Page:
Hypotonia in newborns and infants with maternal dup15q is associated with feeding difficulties and gross motor delays.

Suggested Evaluations

Physicians may order the following evaluations to help better diagnose and treat the individual.

Oral motor dysfunction should be assessed at each visit to assess feeding issues due to hypotonia. Evaluations for measurement of growth parameters, nutritional status, and safety of oral intake are recommended.

Clinical Feeding Evaluations and/or Radiographic Swallowing Studies should be obtained for:

  • choking/gagging during feeds
  •  poor weight gain
  •  frequent respiratory illnesses
  • feeding refusal that is not otherwise explained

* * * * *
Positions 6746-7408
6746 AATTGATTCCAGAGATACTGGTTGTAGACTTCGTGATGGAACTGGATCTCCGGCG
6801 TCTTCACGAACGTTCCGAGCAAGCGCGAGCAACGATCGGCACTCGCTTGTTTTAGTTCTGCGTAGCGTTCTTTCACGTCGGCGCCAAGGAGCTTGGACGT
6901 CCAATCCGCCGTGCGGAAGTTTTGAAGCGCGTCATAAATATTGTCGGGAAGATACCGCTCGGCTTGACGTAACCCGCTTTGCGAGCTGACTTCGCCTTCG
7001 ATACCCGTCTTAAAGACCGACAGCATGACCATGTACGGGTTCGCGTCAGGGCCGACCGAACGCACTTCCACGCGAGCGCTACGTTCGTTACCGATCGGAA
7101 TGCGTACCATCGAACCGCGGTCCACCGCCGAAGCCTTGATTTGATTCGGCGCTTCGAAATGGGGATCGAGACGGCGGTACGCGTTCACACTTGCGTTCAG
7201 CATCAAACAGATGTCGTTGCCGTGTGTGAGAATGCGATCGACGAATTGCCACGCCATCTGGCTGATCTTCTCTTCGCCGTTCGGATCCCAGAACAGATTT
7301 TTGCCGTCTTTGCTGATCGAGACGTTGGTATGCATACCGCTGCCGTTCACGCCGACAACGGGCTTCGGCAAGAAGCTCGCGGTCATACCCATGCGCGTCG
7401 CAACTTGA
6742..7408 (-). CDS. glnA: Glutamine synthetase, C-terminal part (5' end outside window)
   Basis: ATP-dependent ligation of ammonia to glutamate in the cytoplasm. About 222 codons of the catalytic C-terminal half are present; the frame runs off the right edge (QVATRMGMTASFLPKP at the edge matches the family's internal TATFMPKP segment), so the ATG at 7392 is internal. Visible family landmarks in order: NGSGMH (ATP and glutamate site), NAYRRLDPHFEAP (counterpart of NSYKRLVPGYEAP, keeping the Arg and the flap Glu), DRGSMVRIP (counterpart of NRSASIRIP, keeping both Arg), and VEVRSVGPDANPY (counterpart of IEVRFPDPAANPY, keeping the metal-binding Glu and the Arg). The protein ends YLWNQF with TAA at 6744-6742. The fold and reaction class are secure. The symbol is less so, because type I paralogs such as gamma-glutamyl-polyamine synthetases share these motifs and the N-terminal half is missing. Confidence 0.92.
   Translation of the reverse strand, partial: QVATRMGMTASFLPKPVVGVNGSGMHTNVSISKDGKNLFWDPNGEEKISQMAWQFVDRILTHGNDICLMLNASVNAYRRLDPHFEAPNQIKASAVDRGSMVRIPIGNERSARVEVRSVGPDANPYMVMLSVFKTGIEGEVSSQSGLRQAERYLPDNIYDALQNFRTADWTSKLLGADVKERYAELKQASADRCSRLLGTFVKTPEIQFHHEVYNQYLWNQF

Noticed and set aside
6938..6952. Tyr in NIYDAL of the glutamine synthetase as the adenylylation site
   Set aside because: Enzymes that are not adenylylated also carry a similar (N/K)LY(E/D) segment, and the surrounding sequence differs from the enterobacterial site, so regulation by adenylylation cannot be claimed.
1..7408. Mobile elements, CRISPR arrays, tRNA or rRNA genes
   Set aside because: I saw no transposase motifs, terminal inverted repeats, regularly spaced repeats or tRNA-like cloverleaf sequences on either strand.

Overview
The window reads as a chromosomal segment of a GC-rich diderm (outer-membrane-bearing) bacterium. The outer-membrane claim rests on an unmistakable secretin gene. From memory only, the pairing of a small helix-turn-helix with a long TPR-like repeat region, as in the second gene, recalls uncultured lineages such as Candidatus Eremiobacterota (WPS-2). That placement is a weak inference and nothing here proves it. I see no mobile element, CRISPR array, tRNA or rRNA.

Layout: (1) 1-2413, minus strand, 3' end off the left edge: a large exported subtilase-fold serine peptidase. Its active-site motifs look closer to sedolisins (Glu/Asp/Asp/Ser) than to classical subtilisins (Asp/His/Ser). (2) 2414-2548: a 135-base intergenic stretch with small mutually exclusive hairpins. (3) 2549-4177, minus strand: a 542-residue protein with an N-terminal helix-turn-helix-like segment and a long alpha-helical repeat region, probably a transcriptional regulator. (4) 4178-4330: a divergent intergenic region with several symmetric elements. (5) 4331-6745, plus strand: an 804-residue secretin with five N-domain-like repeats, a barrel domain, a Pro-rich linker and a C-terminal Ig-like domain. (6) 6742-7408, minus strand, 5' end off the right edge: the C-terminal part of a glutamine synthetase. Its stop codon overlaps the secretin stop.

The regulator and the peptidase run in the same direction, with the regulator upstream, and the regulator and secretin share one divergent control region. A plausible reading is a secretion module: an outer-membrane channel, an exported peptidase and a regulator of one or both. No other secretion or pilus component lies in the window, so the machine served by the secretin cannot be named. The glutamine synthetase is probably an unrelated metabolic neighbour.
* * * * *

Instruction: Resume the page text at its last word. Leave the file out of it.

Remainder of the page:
Treatment Considerations:

Assuming that the child is safe to eat by mouth, feeding therapy (typically from an occupational or speech therapist) is recommended to help improve coordination or sensory-related feeding issues. Feeds can be thickened or chilled for safety.

When feeding dysfunction is severe, a nasogastric (NG tube) or gastrostomy (G tube) may be necessary. The most common type of feeding tube is the gastrostomy (G) tube. G-tubes are placed through the abdominal wall into the stomach. This sounds scarier than it is. The G-tube surgery can be performed in three ways: surgically through small incisions using a laparoscope, surgically using a larger open incision, or endoscopically using a scope into the stomach to create the stoma from the inside. 

GeneReviews: Maternal 15q Duplication Syndrome. NIH National Library of Medicine. https://www.ncbi.nlm.nih.gov/books/NBK367946/